Wait, didn’t you just say quality > quantity? I never said quantity wasn’t important.
3) Track your “win rates” by smaller categories, and use this data to target your weaker areas
It’s entirely possible that you’re awesome in one subject yet not so much in another, and your overall percentage doesn’t reveal this.
“I’m hitting 70% correct,” you say, “I’m on the way to passing the MBE and passing the bar exam.”
Generally speaking, yes. But what if you’re getting 90% in Criminal Law and 40% in Criminal Procedure? What if you’re getting almost all hearsay questions wrong?
How would this translate to your essay performance if those weak topics show up there?
These weak areas are low-hanging fruits you could slap into shape and raise your overall score that way.
4) Practice with real MBE questions
For obvious reasons. You can also supplement with simulated questions (written by professors or lawyers) if you want more to do. But avoid relying exclusively on them.
Ideally, you use questions with the format currently being used. Older questions have different types of calls. See for example:
I go more into the difference between older and current styles, and how the NCBE recommends NOT using questions with outdated formats here.
5) Redo the questions
Simple enough. But powerful and overlooked.
I go more into more detail in Passer’s Playbook.
So where do you go to hit all five of these rules?
These supplements all use licensed MBE questions at least:
Emanuel’s Strategies & Tactics for the MBE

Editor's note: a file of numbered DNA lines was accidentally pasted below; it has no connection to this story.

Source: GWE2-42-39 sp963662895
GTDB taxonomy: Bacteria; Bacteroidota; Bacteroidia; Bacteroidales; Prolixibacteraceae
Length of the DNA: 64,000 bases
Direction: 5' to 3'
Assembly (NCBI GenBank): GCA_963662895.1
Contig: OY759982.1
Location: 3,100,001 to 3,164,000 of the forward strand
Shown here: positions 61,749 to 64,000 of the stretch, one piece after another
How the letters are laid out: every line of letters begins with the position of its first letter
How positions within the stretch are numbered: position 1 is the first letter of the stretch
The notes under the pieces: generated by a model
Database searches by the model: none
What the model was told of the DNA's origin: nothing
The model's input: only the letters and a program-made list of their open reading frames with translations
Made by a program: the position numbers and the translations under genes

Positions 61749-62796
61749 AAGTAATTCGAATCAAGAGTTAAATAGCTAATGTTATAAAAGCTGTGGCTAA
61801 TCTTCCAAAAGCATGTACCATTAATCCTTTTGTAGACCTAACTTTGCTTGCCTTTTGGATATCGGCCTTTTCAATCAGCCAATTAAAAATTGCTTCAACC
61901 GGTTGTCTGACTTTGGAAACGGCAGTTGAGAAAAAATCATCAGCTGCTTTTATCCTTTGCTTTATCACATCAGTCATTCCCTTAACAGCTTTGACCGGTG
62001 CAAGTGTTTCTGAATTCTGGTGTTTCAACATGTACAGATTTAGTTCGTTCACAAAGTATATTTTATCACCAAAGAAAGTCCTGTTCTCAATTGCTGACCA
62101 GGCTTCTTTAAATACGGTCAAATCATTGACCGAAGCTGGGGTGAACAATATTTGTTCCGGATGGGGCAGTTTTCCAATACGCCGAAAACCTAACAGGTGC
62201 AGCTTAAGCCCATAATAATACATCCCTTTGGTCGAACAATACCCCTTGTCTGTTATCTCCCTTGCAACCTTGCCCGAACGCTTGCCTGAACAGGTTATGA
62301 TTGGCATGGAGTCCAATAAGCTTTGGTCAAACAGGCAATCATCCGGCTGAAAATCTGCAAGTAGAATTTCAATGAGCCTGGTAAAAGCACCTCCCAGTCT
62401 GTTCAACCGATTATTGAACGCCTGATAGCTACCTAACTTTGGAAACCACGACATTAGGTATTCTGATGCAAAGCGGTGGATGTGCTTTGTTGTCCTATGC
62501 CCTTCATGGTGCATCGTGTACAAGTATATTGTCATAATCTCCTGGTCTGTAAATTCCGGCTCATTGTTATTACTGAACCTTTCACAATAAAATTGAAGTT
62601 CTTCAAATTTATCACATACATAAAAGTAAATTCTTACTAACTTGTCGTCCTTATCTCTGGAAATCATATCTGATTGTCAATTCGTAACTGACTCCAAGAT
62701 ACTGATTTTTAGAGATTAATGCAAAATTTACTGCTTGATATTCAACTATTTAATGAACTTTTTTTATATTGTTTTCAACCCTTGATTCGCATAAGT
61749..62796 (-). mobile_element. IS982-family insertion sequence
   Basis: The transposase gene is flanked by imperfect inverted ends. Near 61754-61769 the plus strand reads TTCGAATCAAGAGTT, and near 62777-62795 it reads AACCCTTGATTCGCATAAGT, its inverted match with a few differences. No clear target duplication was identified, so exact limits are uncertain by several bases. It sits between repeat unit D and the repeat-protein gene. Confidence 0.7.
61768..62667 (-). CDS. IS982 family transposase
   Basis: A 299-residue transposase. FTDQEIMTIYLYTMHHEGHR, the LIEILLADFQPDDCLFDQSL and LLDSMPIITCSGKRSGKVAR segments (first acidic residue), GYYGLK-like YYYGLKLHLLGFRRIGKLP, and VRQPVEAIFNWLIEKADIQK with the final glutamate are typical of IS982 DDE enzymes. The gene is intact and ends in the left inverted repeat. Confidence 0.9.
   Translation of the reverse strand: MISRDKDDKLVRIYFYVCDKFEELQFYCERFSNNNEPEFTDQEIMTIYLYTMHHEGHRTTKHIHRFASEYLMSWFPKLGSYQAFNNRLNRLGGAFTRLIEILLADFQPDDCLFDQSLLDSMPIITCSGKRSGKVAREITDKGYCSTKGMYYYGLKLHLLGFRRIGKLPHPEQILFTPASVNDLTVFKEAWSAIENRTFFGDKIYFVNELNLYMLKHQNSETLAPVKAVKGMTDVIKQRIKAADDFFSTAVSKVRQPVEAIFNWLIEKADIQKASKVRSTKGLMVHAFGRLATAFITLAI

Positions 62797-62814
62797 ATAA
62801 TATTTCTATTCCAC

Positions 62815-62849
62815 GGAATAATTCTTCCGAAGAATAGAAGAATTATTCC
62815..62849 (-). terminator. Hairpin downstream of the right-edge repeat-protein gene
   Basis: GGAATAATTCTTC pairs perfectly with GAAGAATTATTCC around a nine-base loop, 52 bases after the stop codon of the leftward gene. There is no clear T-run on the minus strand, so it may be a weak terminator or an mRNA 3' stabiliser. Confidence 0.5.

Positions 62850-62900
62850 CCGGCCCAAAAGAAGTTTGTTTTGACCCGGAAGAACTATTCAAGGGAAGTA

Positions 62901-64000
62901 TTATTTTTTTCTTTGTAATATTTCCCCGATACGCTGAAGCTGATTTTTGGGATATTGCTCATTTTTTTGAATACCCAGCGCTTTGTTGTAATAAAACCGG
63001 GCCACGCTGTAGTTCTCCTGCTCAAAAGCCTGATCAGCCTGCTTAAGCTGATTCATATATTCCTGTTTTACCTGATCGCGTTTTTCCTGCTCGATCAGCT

- Broad coverage of testable issues with excellent explanations and subject-by-subject primers
- Most budget friendly
- Fewest questions (~700)
AdaptiBar ($40 off with code—grab one here)
- Uses (almost) the entire universe of licensed questions (older ones will be retired next year, btw) + 214 simulated questions (1,972 questions total)
- Least budget friendly
- Explanations relatively lacking (good if you already have a sense of the law and want to expose yourself to broad types of questions)
UWorld MBE QBank
- Uses the 1,375+ newest selections of licensed questions + hundreds of simulated questions in the current MBE format (1,800+ questions total)
- Budget friendly
- Visual, intuitive explanations (great for visual learners or for looking at a concept in a different way to reinforce the material)
“That’s so many choices…”
If you want to make the wrong decision, listen to everyone. Everyone has an agenda or circumstances that may not align with yours.
So trust yourself, and decide based on your own needs given the evidence. Other people will recommend whatever suits their agenda.
If you’re not sure where to start, I would personally start with Strategies & Tactics and add on AdaptiBar or UWorld as needed. You can always add either later instantly.
Or if you’re already set on either AdaptiBar or UWorld but not sure which one to get, check the comparison here.
Again, look at what I’ve laid out above, and listen to YOUR needs, not me! (If you want me to tell you what to do, that’s what a consultation is for.)
These are all excellent resources that I’ve curated. You can pass the MBE using one or all—but only if you start.
Start implementing these strategies. Start using the tools designed to help you learn the material and the patterns.